What is the strange power of chains of memory to move us?
The Spoon River Anthology has an ubi sunt poem called The Hill. It’s catalog of the dead builds to this climax, “Where is Major Walker who had talked with venerable men of the Revolution?” The other dead, only they died when they died. With Major Walker, other dead died with him.
I’m rereading the Last Lion, about Churchill’s pre-war years in the political wilderness. To make the point that Churchill was a bygone relic, the Last Victorian, out of step with his times, the author writes that Churchill remarked in Parliament one day that he himself remembered being a young man in the House listening to Gladstone recall the bonfires all along the coast at the new of the victory of Waterloo. It was unexpected and sublime.
Moroni was the last of his race. All his people, all their laws—he was the last. Now his memories of them are scripture.
There is a beautiful book called Seeing Calvin Coolidge in a Dream. It draws on chains of memory. It is almost a book about chains of memory. “I saw the Tsar, blessing the Neva.”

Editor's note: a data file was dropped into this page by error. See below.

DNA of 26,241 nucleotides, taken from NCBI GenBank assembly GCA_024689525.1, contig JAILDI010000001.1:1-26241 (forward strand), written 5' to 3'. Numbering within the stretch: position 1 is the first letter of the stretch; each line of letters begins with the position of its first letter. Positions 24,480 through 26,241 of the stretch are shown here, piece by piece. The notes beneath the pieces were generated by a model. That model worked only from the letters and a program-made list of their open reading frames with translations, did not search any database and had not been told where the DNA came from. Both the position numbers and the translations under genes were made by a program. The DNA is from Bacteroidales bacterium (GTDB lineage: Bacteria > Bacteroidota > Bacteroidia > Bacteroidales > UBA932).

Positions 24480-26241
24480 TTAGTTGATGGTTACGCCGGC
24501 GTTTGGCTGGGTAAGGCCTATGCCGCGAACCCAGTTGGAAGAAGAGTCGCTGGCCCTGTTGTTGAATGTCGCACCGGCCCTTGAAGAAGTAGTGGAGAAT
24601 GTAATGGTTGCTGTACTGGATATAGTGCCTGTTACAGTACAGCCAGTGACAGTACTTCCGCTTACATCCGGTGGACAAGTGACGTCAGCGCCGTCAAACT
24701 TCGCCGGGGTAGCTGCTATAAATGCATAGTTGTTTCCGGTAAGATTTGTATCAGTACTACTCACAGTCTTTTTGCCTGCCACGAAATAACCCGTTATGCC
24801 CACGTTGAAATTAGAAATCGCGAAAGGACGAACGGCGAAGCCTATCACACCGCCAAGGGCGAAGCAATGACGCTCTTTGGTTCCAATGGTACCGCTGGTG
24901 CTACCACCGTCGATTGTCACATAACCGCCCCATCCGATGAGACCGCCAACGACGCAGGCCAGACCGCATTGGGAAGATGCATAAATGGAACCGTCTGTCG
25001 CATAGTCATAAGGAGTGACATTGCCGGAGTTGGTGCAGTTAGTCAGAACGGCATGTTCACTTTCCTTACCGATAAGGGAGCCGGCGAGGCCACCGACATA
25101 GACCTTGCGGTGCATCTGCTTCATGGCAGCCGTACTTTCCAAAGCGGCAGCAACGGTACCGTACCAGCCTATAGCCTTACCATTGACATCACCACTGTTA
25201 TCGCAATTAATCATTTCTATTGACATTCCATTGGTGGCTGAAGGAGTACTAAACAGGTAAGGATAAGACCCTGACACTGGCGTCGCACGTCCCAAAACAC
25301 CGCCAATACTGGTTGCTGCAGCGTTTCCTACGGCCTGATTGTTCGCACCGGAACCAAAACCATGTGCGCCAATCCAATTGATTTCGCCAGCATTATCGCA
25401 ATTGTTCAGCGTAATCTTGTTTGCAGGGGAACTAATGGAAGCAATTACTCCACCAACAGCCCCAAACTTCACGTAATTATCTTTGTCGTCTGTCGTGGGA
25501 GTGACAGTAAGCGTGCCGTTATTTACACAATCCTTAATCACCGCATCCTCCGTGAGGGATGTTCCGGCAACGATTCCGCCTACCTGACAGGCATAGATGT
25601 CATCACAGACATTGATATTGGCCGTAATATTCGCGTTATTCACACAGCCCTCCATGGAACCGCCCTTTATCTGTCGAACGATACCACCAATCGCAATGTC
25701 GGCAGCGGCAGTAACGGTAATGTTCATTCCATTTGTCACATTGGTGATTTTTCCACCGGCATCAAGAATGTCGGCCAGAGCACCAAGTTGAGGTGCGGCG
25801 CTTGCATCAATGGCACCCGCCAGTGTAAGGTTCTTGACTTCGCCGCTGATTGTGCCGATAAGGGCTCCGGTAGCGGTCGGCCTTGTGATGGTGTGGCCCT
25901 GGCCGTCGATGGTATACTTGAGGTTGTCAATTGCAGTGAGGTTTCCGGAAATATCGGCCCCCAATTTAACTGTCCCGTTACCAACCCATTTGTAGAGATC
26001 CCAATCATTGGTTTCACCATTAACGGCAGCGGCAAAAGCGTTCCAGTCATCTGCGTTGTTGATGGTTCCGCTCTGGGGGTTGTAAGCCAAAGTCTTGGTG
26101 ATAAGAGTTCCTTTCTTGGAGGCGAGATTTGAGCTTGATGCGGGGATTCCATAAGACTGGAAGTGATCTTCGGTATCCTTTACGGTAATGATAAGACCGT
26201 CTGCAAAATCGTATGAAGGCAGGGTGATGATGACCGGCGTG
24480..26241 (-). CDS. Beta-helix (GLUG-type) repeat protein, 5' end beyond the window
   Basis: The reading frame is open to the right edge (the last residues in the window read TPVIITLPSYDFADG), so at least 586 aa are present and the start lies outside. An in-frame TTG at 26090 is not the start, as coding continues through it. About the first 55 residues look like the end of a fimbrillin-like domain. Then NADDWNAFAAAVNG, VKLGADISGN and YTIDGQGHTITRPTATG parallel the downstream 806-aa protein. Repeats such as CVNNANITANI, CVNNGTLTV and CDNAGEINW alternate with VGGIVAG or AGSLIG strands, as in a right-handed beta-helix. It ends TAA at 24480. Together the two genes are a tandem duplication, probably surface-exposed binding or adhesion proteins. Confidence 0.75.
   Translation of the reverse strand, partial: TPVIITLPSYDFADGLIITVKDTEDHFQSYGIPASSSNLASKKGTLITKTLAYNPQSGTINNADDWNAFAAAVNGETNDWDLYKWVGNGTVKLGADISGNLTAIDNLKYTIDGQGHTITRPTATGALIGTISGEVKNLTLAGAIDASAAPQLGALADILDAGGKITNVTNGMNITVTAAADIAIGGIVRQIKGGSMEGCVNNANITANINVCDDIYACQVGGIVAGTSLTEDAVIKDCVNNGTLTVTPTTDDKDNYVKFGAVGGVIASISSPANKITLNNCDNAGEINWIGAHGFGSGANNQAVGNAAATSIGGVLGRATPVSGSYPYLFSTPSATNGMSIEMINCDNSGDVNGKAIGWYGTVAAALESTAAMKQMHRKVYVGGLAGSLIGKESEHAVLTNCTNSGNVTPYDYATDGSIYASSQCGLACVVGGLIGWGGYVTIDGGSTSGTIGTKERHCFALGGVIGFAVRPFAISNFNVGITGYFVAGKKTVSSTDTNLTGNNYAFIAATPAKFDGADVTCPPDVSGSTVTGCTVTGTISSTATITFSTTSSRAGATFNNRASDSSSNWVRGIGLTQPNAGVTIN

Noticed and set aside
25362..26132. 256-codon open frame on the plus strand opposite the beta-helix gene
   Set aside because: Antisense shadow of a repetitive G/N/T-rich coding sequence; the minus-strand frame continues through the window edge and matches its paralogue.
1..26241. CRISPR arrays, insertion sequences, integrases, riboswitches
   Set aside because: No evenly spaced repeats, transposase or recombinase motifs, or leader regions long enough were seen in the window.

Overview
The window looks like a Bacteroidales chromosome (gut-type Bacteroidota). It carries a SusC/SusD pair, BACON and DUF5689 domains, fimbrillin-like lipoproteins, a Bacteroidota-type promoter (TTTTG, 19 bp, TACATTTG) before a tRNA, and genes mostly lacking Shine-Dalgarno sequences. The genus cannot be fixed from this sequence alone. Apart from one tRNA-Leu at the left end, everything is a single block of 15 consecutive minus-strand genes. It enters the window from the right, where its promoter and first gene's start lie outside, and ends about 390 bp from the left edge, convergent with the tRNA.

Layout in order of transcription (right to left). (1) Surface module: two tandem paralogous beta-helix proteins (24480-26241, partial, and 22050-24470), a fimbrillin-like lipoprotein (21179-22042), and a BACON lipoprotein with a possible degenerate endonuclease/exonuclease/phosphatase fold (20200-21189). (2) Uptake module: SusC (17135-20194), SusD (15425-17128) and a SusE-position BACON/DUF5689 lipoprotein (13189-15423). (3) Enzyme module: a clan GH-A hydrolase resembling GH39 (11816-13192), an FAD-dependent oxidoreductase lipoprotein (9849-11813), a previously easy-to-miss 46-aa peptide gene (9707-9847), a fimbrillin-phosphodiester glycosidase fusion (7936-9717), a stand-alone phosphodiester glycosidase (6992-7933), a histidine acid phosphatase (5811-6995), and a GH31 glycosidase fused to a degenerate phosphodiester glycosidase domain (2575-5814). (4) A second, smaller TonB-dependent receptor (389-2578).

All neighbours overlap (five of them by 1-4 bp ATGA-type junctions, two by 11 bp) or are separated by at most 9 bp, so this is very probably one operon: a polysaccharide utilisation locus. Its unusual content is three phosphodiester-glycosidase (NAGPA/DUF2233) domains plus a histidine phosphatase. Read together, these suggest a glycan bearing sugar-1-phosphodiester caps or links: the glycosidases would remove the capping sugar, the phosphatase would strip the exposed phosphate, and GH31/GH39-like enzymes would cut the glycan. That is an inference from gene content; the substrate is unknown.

I used to sit on my grandma’s ratty couch before she died and here the tiny, bent old woman croak out her young memories of seeing the last great cattle drive before the railroad extension came, of the days living out of a covered wagon, or when she rode her horse into the tiny town to waitress at the only café for the WPA men who were building the road. When I remember her remembering, I feel that I am precious.
Joseph Smith taught that we cannot be saved without our dead, nor they without us. As usual, his romantic ideals are more real than any amount of common sense. Of course we can’t. My dead are me. I can’t be raised without them anymore than I can be raised without my innards.